Experiments with regulations & markets linking upstream tree plantations with downstream water users
Land-use change in upper catchments impact downstream water flows. As trees use large amounts of water the expansion of upstream plantations can substantially reduce water availability to downstream users. There can also be impacts on downstream salinity due to reduced dilution flows. In some jurisdictions afforestation requires the purchase of water rights from downstream holders, while in others it does not, effectively handing the water rights to the upstream landholders. We consider the economic efficiency and equity (profitability and distributional) consequences of upstream land use change in the presence of a water market under alternate property rights regimes and different salinity scenarios.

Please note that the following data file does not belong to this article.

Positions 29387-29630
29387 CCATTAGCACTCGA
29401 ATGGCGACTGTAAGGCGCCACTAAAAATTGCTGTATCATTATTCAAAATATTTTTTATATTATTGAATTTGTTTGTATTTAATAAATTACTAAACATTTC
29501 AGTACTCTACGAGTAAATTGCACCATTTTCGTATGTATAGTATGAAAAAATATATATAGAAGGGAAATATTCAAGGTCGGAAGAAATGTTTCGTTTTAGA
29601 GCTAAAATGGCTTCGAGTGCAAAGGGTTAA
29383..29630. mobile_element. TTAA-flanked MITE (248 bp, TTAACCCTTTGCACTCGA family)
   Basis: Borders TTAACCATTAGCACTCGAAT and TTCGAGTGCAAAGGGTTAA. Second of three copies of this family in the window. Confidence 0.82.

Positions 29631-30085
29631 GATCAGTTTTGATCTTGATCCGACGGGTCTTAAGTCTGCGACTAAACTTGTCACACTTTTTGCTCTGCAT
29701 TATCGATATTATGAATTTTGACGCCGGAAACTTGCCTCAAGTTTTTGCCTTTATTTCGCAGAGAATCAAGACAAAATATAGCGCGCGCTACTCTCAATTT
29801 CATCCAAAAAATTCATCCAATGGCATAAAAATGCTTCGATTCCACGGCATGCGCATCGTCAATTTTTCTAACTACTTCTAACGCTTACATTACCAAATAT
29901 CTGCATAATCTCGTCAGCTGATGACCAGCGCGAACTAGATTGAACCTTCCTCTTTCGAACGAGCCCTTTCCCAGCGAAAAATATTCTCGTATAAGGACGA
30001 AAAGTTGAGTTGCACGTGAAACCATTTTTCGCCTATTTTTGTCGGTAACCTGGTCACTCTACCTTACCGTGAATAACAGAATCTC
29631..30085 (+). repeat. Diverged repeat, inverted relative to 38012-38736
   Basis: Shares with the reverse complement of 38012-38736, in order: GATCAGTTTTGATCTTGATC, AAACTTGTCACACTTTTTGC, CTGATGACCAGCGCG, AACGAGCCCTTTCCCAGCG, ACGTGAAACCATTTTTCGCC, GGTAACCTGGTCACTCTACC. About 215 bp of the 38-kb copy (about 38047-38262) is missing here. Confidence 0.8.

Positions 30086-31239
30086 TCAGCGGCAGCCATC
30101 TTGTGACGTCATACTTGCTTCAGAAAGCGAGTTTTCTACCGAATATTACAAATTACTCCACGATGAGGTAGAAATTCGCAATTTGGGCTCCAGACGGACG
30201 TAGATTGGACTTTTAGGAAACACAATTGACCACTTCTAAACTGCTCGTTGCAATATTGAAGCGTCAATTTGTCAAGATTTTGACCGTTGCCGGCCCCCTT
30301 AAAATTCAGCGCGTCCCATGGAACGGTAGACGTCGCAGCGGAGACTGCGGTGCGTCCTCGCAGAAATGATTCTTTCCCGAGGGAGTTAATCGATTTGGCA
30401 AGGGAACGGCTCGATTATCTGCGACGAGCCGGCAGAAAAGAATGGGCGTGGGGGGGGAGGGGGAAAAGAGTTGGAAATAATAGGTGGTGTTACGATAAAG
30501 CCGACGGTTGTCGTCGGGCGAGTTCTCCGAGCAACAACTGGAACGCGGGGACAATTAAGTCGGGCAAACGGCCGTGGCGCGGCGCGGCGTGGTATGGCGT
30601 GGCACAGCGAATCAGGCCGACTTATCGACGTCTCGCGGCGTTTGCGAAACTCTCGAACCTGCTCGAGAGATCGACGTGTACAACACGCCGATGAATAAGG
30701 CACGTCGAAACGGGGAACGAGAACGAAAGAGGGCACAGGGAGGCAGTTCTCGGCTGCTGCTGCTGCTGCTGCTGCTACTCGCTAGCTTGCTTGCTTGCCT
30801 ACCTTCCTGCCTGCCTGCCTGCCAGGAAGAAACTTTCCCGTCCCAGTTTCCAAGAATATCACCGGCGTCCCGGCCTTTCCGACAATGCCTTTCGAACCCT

|Date of creation:||2009|
|Contact details of provider:|| Postal: AARES Central Office Manager, Crawford School of Public Policy, ANU, Canberra ACT 0200|
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Levine's Working Paper Archive
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- Jack L. Knetsch & J. A. Sinden, 1984. "Willingness to Pay and Compensation Demanded: Experimental Evidence of an Unexpected Disparity in Measures of Value," The Quarterly Journal of Economics, Oxford University Press, vol. 99(3), pages 507-521.
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